Being Africa’s most populated nation, many children have become so vulnerable, and often fall in the hands of dubious individuals who exploit their innocence for commercial purposes. Even without knowing the repercussions of her acts, a frustrated young girl would prefer to live in a baby factory than roam the streets and die of hunger and starvation.

Confined women find freedom

In the government’s quest to arrest the surge in baby farming, many frustrated women and girls who were brained washed and brought to these closed homes have regained freedom. In late April 2018, an official revealed that police in Lagos rescued over 160 children from baby factories and two unrecognized orphanages. Also, between September and October 2019, the Nigerian Police was able to free 28 girls and women from supposed baby factories operating in the country where they were promised employment in disguise for sexual exploitation.

One of the women was quoted as saying; “My friend who left [the Southeast] last year, called me to say that someone was looking for house help. I borrowed money to travel to Lagos. One woman came to pick me at the park and brought me here. The next day, I was summoned by our madam, who told me that I would not leave the premises until next year. “Being a newcomer, my customers only came at night to have sex with me. So far, I have slept with seven different men before I discovered I was pregnant. I was told after delivery, I would be paid handsomely and that if I decided to leave after then, I could. My pregnancy is in its second trimester.” “My cellphone was taken away and [I was] given a non-android phone,” the rescued woman lamented, explaining why she could not contact her family at home. This among others are some of the ordeals women go through while in the closed homes. Even though it remains a big challenge for the Federal government due to its intense nature, rescue efforts remain ongoing. The local population have also assisted by reporting suspected cases to authorities.

Apart from trade in babies that have affected Nigeria, another problem to contain is the said Koranic schools or rehabilitation homes which in a real sense are torture homes. In October 2018, authorities uncovered a private Islamic boarding school or rehabilitation centre in President Buhari’s home town of Daura that harbours drug addicts, troublesome children involved in criminal acts, among others. The aim of these was for the children to learn Qoran, for school authorities to counsel the affected children and make them ready for reintegration into society, this prompted parents to send their children into the centres. However, it was later discovered these schools are more of torture centres than Koranic School.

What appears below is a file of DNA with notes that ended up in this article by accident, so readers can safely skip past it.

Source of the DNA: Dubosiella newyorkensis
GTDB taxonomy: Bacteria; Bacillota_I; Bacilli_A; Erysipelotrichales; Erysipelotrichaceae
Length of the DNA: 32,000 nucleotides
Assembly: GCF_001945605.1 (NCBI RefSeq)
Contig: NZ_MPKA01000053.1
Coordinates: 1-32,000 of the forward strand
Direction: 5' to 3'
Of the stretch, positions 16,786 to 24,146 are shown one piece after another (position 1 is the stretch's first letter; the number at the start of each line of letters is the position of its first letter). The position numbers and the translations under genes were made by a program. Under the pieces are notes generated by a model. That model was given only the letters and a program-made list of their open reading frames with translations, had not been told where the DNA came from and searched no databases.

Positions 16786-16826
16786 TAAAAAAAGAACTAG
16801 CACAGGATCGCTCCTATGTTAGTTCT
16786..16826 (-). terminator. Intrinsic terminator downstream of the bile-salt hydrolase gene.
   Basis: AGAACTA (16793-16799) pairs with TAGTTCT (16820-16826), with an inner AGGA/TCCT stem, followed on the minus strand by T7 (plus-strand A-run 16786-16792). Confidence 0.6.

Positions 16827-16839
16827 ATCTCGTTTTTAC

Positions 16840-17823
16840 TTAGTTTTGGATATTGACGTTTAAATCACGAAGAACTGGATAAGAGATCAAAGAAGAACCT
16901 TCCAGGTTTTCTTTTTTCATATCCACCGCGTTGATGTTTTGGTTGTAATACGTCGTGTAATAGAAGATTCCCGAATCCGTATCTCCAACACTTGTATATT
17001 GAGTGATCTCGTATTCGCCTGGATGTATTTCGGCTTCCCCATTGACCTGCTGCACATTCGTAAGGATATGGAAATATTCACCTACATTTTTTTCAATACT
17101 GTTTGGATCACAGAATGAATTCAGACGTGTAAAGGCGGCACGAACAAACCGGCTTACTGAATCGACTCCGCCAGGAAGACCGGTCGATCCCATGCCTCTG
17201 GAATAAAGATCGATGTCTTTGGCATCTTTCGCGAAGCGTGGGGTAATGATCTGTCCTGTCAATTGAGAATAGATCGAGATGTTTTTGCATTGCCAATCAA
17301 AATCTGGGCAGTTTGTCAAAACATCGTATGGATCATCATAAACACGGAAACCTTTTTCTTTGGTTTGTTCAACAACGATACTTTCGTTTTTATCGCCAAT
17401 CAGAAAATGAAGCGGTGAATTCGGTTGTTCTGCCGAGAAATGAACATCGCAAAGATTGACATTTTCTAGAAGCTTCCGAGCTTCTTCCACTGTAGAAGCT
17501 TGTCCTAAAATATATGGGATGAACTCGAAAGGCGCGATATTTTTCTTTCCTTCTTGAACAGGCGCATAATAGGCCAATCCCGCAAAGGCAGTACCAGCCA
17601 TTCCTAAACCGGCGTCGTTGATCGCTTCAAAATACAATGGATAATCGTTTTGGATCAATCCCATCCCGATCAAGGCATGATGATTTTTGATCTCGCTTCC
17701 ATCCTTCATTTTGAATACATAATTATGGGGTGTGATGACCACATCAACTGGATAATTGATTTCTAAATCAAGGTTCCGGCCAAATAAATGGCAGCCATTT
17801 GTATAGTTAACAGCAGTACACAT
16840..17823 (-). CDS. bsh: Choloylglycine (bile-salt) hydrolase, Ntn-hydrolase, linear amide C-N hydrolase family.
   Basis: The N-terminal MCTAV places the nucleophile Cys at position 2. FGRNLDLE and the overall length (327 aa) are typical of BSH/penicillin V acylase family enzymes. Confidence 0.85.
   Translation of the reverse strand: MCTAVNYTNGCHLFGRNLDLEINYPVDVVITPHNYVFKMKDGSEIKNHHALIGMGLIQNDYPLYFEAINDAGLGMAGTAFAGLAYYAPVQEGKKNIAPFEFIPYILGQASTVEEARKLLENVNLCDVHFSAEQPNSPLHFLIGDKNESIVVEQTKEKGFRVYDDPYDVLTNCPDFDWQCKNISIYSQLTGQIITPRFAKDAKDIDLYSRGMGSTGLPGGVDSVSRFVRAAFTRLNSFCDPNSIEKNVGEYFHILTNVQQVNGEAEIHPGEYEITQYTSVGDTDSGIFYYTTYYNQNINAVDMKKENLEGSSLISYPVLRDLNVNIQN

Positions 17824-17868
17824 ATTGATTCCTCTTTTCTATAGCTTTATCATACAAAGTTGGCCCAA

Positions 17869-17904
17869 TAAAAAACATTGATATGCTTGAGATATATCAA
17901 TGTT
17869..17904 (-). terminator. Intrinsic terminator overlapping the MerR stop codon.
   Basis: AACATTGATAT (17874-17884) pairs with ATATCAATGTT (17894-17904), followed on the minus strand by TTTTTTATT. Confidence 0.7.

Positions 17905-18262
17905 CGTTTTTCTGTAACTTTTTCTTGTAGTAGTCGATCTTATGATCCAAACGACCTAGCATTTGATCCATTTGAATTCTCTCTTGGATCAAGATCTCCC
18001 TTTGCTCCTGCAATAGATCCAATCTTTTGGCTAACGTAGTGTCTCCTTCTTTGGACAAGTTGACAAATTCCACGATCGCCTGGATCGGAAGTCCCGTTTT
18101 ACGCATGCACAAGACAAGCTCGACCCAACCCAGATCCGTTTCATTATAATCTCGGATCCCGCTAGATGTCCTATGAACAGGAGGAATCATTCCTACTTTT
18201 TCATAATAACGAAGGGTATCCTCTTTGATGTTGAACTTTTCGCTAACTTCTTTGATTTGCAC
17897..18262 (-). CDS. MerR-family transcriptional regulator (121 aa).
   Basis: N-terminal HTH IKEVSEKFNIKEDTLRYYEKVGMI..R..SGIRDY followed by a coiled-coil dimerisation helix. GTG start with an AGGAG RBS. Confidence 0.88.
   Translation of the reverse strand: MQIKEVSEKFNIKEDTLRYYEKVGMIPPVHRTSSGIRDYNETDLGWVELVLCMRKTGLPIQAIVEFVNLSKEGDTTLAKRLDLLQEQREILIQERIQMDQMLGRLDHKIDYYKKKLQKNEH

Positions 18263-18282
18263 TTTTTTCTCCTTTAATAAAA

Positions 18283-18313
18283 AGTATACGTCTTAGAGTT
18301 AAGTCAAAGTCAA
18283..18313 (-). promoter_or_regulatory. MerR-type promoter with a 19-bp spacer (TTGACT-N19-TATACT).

According to reports, these children are subjected to all forms of corporal punishment, while others are even raped by school administrators. One of the victims described life in these centres as ”hell on earth.’ He was treated like an animal.The Nigerian police in October rescued over 70 young men and boys. Before this rescue, hundreds of the captives have been set free from such homes. Though some people came to the knowledge of these so-called Koranic schools or Almajiris as locally called, it is reported to have been common in the Muslim dominated north of the country.

Notwithstanding, the government of president Muhammadou Buhari has vowed to close all schools or centres where such inhumane acts are taking place in the country. It will not, however, be an easy task because these schools are deeply rooted in the culture of Northern dwellers, so it would take time to convince parents not to send their children to the Koranic schools. Most of them are yet to welcome modernization or modern education as their ways are more archaic and conserved. There is a need for increased awareness from grassroots supported by government policies and civil soeties to uproot such practices.

Article from AFRIC Editorial

Photo credit : google image/illustration